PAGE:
This gets All Might one eye -- black, he notes, so the young hero must have an eye-based quirk -- slitted open in something that can’t quite be called a glare. All Might grins harder in automatically placating reaction.

“Aizawa,” the man says, and All Might blinks. He expected-- “Ah, I mean, Eraserhead.”

“Nice to meet you, Eraserhead!” All Might beams. “If you hadn’t been here, I’d have my skin dissolved off for sure!”

Aizawa blinks his other eye open, completely unimpressed. “Yeah,” he says. “Good thing I was out getting groceries.”

“Oh,” All Might says. He looks down at the packets of ramen surrounding Aizawa’s feet. “My apologies for that.”

He leans down to gather them all up in their cloth bag -- what a responsible young hero, also conscious of the environment -- and hands it over with a smile.

“Let me take you out for a meal in thanks after I drop this person off,” he suggest impulsively. Eating all that cup ramen can’t be healthy, and fighting villains burns a lot of energy. He also remembers how it was in the early days, when nobody knew his name and he lived paycheck to paycheck debating whether fresh vegetables were worth less food overall. “It’s the least I can do.”

“Ah,” Aizawa says. He glances at All Might’s face and then back at his hand before taking the grocery bag. “No thanks. Not to offend, but I don’t really like to be in the spotlight.”

“In civilian dress, then,” All Might persists. “I can be subtle.”

“Nn,” Aizawa says. All Might gives his best pleading grin, and the younger man closes his eyes again and slumps. “Fine.”

All Might grins bigger, shakes Aizawa’s hand, and bounds off to hand over the villain to the police. This day is turning out a lot better than he expected.


Two days later Toshinori shows up at a Korean BBQ restaurant in a t-shirt and jeans, his most American jacket that doesn’t actually have a flag on it, and a baseball cap tilted at a rakish angle to help hide his signature bangs. Aizawa takes one look at him and freezes.

“You can’t be serious,” he blurts out in possibly the first true emotion Toshinori has seen him express.

“I tend to stand out,” Toshinori says, amused. His lips quirk, but no more. He tries not to smile too widely in civilian persona, since it’s pretty much his most recognizable facial expression; everything else is easy enough to hide. “When people see a big American tourist, they tend to stop looking.”

Aizawa pauses. “That’s… not unreasonable,” he says grudgingly. “All right. Fine. Let’s go.”

They enter the restaurant. Toshinori’s height makes him more than noticeable, so they get seated right away. Toshinori tells Aizawa order so his voice and fluency don’t call attention to him.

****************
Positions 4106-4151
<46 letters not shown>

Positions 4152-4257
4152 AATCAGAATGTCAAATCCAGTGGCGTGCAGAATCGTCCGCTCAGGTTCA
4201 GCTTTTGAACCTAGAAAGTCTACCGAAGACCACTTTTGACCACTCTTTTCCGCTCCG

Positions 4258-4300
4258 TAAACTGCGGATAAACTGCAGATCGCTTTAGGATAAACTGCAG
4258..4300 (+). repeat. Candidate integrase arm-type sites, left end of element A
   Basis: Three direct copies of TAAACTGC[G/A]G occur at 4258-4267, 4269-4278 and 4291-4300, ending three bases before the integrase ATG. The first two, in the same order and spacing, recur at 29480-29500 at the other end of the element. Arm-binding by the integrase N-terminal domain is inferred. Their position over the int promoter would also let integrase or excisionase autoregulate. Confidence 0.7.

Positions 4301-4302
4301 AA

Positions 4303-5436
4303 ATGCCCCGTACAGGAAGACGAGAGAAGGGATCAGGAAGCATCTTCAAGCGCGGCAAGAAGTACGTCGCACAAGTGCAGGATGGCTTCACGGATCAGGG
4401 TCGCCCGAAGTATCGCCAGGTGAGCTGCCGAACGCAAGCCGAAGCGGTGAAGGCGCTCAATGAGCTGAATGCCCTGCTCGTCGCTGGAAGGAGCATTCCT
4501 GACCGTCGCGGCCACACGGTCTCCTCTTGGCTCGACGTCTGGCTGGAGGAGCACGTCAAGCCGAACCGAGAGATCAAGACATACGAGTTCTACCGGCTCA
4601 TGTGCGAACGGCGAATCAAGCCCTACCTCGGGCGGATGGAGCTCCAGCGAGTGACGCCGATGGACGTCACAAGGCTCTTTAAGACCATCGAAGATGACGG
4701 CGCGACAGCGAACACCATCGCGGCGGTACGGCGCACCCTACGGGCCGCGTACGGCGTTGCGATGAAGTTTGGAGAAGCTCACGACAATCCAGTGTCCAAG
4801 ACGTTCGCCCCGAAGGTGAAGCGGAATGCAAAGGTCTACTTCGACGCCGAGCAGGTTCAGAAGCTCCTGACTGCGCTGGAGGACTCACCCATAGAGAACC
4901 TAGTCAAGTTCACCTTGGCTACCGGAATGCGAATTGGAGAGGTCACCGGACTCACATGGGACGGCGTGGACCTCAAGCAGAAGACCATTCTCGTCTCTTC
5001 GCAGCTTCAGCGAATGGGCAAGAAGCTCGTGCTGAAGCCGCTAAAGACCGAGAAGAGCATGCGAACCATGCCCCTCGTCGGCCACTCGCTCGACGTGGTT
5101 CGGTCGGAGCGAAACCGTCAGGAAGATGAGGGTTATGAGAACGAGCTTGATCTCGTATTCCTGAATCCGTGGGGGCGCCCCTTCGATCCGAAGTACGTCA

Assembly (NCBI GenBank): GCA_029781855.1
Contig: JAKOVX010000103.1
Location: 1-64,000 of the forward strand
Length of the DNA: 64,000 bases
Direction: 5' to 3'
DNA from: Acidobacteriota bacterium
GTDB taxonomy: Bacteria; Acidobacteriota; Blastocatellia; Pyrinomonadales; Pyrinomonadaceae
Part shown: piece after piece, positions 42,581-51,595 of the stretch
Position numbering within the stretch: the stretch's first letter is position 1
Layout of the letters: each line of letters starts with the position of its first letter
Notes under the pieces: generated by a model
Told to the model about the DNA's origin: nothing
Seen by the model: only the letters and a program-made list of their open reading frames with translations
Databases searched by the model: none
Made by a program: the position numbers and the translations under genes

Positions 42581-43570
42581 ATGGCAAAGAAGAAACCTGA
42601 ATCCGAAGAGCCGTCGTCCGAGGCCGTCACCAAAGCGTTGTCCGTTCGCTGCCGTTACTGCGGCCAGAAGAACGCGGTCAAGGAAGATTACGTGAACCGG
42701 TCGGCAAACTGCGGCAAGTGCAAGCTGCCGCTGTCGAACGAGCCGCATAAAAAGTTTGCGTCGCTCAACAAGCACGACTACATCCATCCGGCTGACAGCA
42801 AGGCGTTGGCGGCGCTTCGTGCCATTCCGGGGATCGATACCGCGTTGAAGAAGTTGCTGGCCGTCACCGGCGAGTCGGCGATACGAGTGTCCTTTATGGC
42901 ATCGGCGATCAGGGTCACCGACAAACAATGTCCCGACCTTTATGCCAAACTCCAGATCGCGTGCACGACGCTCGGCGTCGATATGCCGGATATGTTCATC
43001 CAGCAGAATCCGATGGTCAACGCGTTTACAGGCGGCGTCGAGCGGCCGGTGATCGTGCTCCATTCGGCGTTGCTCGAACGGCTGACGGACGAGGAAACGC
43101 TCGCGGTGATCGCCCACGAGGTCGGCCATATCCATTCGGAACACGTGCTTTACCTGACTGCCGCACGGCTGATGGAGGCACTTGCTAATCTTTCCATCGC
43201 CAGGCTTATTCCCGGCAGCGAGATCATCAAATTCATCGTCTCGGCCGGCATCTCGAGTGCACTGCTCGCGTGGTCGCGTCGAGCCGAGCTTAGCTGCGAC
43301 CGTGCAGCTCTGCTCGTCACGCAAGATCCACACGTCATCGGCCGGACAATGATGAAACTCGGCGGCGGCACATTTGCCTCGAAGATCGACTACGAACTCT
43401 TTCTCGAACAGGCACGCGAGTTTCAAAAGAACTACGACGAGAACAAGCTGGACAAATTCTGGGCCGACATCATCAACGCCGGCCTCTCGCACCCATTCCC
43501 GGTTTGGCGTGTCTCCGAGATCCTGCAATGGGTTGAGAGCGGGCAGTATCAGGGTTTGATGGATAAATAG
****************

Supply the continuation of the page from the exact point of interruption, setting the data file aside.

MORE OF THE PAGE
“Please just get one of everything,” he tells Aizawa. “I eat a lot, and that way you can have whatever you like.”

“I thought the goal was to not draw attention to yourself,” Aizawa says. His eyes are little wide, though; he must be wondering if Toshinori really can eat his way through the whole menu.

“True,” Toshinori shrugs. “Then get what you want and triple it for myself. If we have anything left over we can always take it home. And please,” he adds, deliberately like an afterthought, “I’m paying.”

“Oh no,” Aizawa’s grin is wolfish. “I’m fine with ordering the entire menu, but I’ll get the drinks.” It’s not particularly challenging, but Toshinori can hear the pride lurking underneath. He doesn’t want to prod it out into prickly spines, so he agrees.

“I don’t drink much though,” he warns. “So get something light for me, please.”

“Hm.” Aizawa runs his finger down the menu, eyes darting here and there. “There’s fruit beer.”

“Oh?” Toshinori perks up. He’d tried some peach beer once and it had been surprisingly good. When he picks up his own menu he sees it written at the bottom. “I’ll have one of this, then.”

“All right.” Aizawa goes back to perusing his own menu.

Service is fast this early; they’ve made it right before the dinner rush. A waiter comes by to light their grill, take their orders, and hand them their beginning dishes, which Toshinori falls upon with delight. He goes straight for the pickled daikon and the sweet glass noodles, while Aizawa opts for the kimchi and potatoes. They make a good pair. Between them there’s nothing they won’t eat.